GIBRALTAR. CATALAN BAY.
Catalan Bay (Spanish: La Caleta) is a village in Gibraltar. Located on the east side of the Rock of Gibraltar, away from the capital, the village originated as a fishing village. In the 19th century, only fishermen were allowed to settle in Catalan Bay. They had to have a fishing licence issued by the Governor of Gibraltar. Only a limited number of such licences were issued. Many of the families still living here today are descended from these Genoese fishermen.
The beach off Catalan Bay is the second largest sandy beach in Gibraltar (the largest is Eastern Beach, located about a kilometre further north, also on the east side of the peninsula). The Church of Our Lady of Sorrows is the religious centre of the village. The statue of Our Lady of Sorrows is carried in procession to the beach each September, where the Bishop of Gibraltar blesses the sea in the village’s most important religious festival.
The preceding views have shown the appearance of the rock of Gibraltar on its northern, western, and southern sides. We now complete the tour of the promontory with a view of Catalan Bay on its eastern side. This charming little bay is situated directly beneath the stupendous cliffs which face the Mediterranean.
The signal-station appears above the cliffs behind the bay; and the tower called O’Hara’s Folly, is seen on the summit of the most distant point. The rocks above Ceuta, on the coast of Barbary, bound the horizon; and vessels are seen steering through the Straits.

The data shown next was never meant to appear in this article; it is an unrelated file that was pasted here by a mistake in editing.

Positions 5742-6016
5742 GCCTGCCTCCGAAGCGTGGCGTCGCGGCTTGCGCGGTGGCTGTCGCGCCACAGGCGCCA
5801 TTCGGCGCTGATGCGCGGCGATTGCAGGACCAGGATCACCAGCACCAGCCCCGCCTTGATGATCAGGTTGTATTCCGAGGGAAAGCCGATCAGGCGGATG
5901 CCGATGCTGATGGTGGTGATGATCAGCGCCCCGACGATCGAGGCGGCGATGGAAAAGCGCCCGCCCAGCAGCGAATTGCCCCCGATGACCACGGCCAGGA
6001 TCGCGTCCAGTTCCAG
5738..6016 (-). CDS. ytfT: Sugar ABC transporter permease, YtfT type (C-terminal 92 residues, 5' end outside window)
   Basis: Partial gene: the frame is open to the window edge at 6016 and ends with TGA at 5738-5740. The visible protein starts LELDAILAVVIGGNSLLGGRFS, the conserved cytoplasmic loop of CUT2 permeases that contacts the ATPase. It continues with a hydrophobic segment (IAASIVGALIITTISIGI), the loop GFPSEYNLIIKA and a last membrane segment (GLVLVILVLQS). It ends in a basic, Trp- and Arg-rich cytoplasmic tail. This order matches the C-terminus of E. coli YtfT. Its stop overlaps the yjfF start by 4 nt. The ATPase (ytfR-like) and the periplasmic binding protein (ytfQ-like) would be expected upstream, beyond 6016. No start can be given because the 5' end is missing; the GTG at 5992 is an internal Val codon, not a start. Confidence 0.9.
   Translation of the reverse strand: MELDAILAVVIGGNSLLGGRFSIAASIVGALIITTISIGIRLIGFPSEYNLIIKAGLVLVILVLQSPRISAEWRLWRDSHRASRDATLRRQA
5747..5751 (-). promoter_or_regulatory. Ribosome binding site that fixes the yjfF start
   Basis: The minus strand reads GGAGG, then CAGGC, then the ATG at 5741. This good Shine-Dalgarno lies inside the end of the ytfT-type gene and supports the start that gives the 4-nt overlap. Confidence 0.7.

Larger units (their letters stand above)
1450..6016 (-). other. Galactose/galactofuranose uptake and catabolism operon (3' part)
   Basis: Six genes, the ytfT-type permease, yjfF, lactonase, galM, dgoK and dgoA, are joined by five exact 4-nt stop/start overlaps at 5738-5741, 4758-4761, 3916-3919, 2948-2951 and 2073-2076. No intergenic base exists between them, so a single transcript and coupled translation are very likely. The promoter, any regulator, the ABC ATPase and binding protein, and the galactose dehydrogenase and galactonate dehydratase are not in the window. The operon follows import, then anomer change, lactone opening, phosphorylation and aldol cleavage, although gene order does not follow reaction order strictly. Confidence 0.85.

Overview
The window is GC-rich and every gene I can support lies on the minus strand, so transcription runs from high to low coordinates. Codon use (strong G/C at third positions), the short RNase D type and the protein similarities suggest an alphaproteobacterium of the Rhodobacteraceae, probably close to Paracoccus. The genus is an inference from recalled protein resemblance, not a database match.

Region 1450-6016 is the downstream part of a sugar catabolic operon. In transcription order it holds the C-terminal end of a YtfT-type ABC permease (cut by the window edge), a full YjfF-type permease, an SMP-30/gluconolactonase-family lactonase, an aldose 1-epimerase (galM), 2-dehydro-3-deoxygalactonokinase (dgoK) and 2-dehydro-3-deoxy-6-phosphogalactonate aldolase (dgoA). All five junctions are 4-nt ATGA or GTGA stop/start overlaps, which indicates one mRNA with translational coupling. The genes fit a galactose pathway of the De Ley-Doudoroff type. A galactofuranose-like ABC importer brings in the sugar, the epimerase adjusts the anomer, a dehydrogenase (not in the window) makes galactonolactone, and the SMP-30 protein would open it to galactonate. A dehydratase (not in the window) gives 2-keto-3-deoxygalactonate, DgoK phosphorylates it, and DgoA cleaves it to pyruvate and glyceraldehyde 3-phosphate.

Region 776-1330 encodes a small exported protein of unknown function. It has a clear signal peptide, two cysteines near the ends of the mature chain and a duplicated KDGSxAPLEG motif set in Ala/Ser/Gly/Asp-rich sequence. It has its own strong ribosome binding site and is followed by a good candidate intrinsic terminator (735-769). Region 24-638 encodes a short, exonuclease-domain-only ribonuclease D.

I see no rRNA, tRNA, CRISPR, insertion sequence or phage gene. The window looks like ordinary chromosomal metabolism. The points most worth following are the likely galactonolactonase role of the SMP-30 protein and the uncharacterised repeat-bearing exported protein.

Behind the fishermen’s cottages, in Catalan Bay, a vast mass of sand has accumulated, forming a long slope to the foot of the cliffs above. The upper part of this mass consists of light drift sand; but under this, and seen jutting out in some places, is a bed of hard sand, deposited in regular horizontal layers, as if by the gradual operation of successive tides.
From the length of time which it would seem these lower sands have been deposited, they have acquired a firmer consistence, in some degree approaching to that of flag-stone. During the great earthquake at Lisbon in 1755, it is said that the sands at Catalan Bay sank several feet, and large masses of the rock rolled down into the sea. On the same occasion, the Mediterranean also, at this point, rose and fell repeatedly nearly seven feet.
Catalan Bay is a favorite spot with the officers of the garrison, who at times form fishing-clubs. Amongst the motley inhabitants and visitors of Gibraltar are many Moors, who are frequently seen walking round to the east side of the rock, from whence they have a view of a long extent of the Barbary coast.
Source: Select views of some of the principal cities of Europe by Robert Batty. London: Moon, Boys, and Graves, 1832.